• Avenue of poplars at sunset, 1884
  • The Midday Nap, 1894
  • The Bather, 1879
  • A Gust of Wind, 1883
  • The Thames below Westminster, 1871
  • Tree of Life, 1909
  • The Sleeping Gypsy, 1897
  • Spring, 1879
  • Countryside, 2011 - Vezur
  • The Green Dancer, 1880
  • Old Town In The Snow, 2011 - Vezur
  • Reclining Woman with Green Stockings (aka Adele Harms), 1917
  • La Sybille, 1891
  • Evening in New York, 1890
  • Daisy fields, 2011 - Vezur
  • Seacoast at Engure, 2011 - Vezur
  • Midsummer Night, 1876
  • Conversion, 1912
  • The Boat, 2011 - Vezur
  • Melancholy, 1874
  • The Sower, 1888
  • Poppies, 1886
  • Madame Pompador, 1915
  • Riga at sunset, 2011 - Vezur
  • Cold Morning, 2011 - Vezur
  • Two Little Girls On The Beach, 1895
  • Riegert aka Laima Clock, 2011 - Vezur
  • Fields of Gold, 2011 - Vezur
  • Portrait Of Gabrielle Aka Young Girl With Flowers, 1900
  • Tram No 10, 2011 - Vezur
  • Autumn, 1877
  • Cherubini, 1514
  • The Druidess, 1893
  • Idyll in Tahiti, 1901
  • Judith and the Head of Holofernes, 1901
  • Portrait of Felix Feneon, 1890
  • The Last Supper, 1498
  • Le Pêcheur (The Fisherman), 1909
  • Dancers in Blue, 1890
  • Bridge of Europe, 1877
  • The Vines, 1902
  • The Vision after the Sermon, 1888
  • Columbus Avenue, Rainy Day, 1885
  • The Man on the Balcony, 1880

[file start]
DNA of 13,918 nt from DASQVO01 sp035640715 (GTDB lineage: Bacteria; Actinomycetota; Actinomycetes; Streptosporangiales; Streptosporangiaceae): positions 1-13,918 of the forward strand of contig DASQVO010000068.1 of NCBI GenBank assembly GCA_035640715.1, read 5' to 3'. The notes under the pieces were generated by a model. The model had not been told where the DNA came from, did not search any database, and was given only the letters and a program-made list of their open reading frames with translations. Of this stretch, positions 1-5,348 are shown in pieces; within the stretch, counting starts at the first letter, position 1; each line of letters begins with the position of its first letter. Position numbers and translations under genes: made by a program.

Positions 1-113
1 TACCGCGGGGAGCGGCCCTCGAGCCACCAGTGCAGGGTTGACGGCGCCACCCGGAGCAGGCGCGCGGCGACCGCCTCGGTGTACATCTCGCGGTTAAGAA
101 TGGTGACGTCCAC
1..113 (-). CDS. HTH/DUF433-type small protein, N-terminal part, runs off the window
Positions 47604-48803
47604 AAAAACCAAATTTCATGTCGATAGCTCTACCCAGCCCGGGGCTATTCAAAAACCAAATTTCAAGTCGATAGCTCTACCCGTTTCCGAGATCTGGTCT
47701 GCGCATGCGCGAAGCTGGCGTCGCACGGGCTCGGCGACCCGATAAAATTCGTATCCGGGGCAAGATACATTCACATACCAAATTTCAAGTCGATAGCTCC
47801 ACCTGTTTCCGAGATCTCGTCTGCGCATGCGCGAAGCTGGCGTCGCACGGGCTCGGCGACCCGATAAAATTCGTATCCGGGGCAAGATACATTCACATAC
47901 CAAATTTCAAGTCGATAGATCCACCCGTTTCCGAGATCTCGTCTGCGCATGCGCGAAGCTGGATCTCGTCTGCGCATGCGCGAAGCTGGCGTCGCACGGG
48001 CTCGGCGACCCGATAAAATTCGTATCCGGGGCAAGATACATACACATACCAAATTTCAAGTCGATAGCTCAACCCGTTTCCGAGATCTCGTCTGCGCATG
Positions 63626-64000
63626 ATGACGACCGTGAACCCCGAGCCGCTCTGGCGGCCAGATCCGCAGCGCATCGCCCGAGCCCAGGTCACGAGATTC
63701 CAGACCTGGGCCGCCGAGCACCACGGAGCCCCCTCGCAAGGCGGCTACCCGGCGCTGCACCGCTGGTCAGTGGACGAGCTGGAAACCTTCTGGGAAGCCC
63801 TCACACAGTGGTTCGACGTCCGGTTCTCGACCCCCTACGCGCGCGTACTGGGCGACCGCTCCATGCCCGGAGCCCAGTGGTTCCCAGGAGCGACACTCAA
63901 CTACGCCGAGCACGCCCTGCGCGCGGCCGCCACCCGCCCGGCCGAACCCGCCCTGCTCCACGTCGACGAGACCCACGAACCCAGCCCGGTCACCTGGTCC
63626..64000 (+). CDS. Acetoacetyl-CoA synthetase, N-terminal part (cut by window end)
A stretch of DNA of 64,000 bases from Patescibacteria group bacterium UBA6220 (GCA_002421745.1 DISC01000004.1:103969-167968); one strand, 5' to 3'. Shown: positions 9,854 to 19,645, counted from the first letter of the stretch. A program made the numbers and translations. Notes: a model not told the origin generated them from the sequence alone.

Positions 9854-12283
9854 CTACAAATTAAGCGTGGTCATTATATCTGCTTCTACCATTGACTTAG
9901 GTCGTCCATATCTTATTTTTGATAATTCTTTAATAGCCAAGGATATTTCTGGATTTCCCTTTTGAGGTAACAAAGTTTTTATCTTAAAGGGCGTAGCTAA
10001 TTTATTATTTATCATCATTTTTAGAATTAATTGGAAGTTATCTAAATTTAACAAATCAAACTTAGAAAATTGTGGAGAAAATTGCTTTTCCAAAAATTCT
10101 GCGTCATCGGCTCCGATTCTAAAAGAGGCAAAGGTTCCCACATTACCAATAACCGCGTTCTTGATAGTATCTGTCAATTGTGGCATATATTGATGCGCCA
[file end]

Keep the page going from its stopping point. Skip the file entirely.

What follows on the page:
• Richard Gallo and His Dog, at Petit Gennevilliers, 1884
  • Four Bathers, 1905
  • Study of a Figure Outdoors (Facing Right), 1886
  • Anna Pavlova in the Ballet Sylphyde, 1909
  • Agony, 1912
  • The Football Players, 1908

Self Portrait with Hands on Chest, 1910

Self Portrait with Hands on Chest, 1910

Egon Schiele

Schiele, in terms of the figural and figurative options available to the self-portrait, comes at a final point in a process of evolution, a point at which the self is in fact experienced as divisible – as dividual, so to speak. With the exception of early works dating from 1905 to 1907, Schiele`s self –portraits no longer fit very well into either the category of autobiographical reportage or that of hero-worship of the self. The poses he strikes in them are extraordinary, his gestures highly affective, and the portraits deny and dismantle the oneness of the self. A tension is created between the actual self and the self seen in alienated form in the picture, and this tension attests not the confirmed certainty of individual identity but rather its end. Some of the self-portraits may recall Oscar Wilde`s „The Picture of Dorian Gray” (1890), in which the painted self grows older while the beauty of the real self remains unchanged. The novel makes so powerful an impact because it reverses the normal relation of sitter to painted image: the image becomes the true mirror of the soul, revealing traits the living original does not. Plainly Schiele`s contemporaries occasionally felt something of the kind when they considered his self-portraits. Friedrich Stern, for instance, wrote in a review dated 11 November 1912: „And he has a self-portrait which is difficult to make out for the simple reason that the rot he feels he must show his youthful face in the grip of has advanced too far. It`s all very sad ...” So the image in his mirror served Schiele not as a way of fixing his identity but to promote the quest for the other self he portrayed in his pictures.

Reinhard Steiner, "The Midnight Soul of the Artist", 2000.

The painting will be delivered unstreched, rolled in protective & presentable case.